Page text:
Front. The actor’s front, as labeled by Goffman, is the part of the individual’s performance which functions to define the situation for the audience. It is the image or impression he or she gives off to the audience. A social front can also be thought of as a script. Certain social scripts tend to become institutionalized in terms of the stereotyped expectations it contains. Certain situations or scenarios have social scripts that suggest how the actor should behave or interact in that situation. If the individual takes on a task or role that is new to him, he or she may find that there are already several well-established fronts among which he must choose .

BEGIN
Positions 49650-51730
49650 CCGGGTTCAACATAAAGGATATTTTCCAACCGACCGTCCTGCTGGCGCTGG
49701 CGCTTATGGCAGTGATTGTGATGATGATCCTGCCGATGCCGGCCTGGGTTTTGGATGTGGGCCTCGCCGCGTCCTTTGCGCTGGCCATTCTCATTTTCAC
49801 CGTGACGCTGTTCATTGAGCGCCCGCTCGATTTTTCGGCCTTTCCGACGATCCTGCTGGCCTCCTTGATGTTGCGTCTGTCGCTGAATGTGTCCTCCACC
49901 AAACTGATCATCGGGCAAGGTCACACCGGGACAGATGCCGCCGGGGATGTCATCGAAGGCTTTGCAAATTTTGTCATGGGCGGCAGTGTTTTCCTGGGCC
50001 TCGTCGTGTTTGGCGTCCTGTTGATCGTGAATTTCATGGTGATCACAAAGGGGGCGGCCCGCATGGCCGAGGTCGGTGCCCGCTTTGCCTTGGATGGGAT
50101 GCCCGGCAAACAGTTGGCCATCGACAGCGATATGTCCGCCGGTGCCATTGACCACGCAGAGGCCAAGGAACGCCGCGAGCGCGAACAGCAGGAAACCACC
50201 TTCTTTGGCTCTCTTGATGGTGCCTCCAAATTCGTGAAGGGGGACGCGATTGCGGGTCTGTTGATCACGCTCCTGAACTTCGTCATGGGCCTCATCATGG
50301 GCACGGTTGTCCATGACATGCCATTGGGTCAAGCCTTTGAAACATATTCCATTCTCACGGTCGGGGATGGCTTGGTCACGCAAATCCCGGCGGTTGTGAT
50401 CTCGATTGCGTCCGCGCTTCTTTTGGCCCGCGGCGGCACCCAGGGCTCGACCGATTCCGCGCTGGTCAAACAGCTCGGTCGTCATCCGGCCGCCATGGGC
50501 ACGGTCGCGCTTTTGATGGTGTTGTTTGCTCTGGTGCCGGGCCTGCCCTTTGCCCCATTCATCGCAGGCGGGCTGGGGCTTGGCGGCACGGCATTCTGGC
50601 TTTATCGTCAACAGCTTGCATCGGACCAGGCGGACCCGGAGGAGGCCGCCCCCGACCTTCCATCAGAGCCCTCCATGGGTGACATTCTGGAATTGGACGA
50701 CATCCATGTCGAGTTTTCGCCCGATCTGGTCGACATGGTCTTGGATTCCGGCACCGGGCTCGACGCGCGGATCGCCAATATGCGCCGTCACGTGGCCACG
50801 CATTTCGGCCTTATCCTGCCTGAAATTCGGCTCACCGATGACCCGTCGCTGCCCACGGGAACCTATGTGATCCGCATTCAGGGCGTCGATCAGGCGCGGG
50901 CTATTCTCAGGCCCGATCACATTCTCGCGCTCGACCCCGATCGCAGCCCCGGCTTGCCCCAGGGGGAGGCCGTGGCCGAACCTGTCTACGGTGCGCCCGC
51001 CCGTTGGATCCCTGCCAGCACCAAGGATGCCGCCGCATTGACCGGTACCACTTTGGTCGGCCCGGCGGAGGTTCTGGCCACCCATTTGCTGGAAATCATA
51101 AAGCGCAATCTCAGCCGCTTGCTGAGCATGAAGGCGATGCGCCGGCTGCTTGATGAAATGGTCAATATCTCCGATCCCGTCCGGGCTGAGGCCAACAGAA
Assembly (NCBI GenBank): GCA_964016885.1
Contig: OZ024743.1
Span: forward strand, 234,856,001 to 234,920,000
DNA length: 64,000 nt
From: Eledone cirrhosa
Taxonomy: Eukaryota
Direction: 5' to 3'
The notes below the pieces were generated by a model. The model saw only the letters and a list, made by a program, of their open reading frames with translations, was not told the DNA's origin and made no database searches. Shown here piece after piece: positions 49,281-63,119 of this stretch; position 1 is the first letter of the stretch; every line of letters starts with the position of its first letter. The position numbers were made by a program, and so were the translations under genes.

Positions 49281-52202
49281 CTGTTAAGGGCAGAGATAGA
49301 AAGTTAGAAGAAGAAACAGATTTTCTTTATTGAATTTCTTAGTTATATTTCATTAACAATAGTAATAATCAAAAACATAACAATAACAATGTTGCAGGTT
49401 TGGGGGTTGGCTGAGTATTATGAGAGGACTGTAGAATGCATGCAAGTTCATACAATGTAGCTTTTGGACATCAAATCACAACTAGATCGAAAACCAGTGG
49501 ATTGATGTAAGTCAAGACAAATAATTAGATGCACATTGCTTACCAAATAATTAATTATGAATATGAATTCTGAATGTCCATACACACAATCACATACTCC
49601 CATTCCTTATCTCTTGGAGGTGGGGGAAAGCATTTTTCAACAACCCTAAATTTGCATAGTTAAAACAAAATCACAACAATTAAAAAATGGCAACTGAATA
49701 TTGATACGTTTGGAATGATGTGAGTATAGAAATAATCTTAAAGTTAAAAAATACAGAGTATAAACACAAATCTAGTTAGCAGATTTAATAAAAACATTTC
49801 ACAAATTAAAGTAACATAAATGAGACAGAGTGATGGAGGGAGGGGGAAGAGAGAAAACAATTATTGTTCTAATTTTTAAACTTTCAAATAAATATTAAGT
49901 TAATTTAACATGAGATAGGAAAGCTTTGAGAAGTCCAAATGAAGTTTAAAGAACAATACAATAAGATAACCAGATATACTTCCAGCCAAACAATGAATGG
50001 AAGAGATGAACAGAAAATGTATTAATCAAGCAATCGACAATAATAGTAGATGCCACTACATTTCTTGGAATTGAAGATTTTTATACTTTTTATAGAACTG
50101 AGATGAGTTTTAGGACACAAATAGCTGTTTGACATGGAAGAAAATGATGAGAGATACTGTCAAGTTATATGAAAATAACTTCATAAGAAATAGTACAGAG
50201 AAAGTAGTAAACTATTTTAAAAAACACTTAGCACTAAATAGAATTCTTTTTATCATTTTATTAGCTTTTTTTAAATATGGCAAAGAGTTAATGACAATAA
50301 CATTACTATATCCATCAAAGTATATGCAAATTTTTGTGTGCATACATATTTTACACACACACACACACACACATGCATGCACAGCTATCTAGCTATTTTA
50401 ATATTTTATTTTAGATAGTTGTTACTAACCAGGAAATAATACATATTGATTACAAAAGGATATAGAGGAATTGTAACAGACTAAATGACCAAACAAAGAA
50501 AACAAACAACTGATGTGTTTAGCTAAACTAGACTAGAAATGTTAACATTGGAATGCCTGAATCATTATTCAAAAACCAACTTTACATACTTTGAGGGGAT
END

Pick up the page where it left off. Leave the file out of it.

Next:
More recently, the symbolic interactionist perspective has assumed a prominent role in the sociological approach to identity. Contemporary versions of symbolic interactionism examine how a person ’ s identity is affected by the elements of social structure, in particular the social positions or roles that one plays and the meanings and expectations associated with those roles (Stets and Burke 2003). Role identities may differ in number, prominence, salience, and value to an individual, and sociologists have conducted a great deal of research on these aspects of role identity. For example, a greater number of role identities have been associated with greater resistance to stress and more positive mental health, particularly when those identities are voluntary or freely chosen ones rather than when they are conferred or obligatory.